Motivate patients by explaining Hb[A.sub.1c].
While I concede the arguments made for a more accurate reporting of true "mean" blood glucose levels instead of hemoglobin [A.sub.1c], this fact must be acknowledged: Hb[A.sub.1c] is now a household word with physicians, and that benchmark has motivated physicians to push for better diabetes control ("Panel Debates Best Way to Report Glycemic Values," February 2007, p. 60).
If an extra 5 minutes are spent with a patient to explain what Hb[A.sub.1c] means, it is almost certain that the light of understanding will shine in that patient's face, and he or she will exert more discipline to control diabetes. The use of "mean" blood glucose levels will muddy the waters for patients and physicians, because many patients use glucometers which read out blood sugar values that don't represent "mean" blood glucose levels. Many normal ranges for a variety of tests have been introduced to physicians, and have been accepted, if only clear teaching is provided; hence, changing the range of the Hb[A.sub.1c] to represent true glucose mean levels can be made acceptable and continue to be an easy compass for diabetic control.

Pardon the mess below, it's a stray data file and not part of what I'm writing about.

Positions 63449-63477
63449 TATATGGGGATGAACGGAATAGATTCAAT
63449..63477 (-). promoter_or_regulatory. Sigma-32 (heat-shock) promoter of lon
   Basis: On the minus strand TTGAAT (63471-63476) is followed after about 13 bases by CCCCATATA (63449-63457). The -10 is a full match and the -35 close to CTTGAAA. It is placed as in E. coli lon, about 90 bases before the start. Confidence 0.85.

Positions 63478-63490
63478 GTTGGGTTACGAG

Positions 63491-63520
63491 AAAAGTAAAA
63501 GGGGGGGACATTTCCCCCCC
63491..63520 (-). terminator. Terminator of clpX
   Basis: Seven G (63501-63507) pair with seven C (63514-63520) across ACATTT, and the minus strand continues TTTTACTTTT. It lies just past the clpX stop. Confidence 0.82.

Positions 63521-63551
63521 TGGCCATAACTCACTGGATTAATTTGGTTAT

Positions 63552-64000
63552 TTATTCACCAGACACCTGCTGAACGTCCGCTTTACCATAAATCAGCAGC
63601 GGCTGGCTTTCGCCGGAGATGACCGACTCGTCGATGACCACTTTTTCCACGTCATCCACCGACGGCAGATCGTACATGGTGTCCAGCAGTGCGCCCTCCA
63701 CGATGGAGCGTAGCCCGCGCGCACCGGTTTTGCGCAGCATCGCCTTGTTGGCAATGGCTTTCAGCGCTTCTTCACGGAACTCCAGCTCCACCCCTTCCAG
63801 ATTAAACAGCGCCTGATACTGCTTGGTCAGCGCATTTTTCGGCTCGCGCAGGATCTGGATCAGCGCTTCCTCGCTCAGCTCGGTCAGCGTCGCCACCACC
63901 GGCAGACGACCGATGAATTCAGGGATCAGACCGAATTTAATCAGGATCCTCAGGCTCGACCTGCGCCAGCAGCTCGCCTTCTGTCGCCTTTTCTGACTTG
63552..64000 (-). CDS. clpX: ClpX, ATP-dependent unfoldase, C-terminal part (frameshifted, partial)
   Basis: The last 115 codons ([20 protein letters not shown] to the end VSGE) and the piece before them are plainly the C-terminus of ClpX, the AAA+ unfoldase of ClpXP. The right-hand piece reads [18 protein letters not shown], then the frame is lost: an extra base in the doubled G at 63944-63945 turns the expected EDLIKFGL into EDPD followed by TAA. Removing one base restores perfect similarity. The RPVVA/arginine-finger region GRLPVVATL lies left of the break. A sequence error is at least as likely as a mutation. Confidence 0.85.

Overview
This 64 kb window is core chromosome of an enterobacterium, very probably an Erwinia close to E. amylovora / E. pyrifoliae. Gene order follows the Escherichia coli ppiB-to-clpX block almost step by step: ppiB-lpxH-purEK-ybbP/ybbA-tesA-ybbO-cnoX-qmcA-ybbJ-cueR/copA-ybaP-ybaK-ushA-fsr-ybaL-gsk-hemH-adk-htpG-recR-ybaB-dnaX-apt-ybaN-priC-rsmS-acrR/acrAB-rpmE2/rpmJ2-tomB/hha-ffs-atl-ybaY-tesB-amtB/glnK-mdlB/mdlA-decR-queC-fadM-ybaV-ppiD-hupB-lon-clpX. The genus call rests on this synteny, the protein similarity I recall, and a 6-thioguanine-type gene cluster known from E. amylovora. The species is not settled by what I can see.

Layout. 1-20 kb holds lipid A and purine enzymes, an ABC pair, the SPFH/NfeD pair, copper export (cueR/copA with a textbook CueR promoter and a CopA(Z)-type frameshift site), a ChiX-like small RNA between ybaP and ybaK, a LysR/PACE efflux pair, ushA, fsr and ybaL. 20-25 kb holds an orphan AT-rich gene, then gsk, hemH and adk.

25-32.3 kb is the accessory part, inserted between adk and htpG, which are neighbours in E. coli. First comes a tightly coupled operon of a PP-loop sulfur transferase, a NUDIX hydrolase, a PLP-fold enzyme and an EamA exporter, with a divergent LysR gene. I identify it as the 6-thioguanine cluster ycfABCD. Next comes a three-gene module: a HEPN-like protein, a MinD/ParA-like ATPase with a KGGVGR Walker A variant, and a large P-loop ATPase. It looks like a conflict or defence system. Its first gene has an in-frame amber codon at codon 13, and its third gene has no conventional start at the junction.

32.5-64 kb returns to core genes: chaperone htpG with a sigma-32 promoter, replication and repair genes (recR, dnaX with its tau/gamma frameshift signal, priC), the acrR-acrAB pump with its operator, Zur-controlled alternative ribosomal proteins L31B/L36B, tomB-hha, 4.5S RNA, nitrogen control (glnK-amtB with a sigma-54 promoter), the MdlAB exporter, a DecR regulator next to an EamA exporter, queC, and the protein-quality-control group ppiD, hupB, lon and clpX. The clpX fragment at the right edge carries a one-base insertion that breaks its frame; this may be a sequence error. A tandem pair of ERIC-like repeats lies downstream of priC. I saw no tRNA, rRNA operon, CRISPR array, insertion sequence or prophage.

Sydney O. Fernandes, M.D.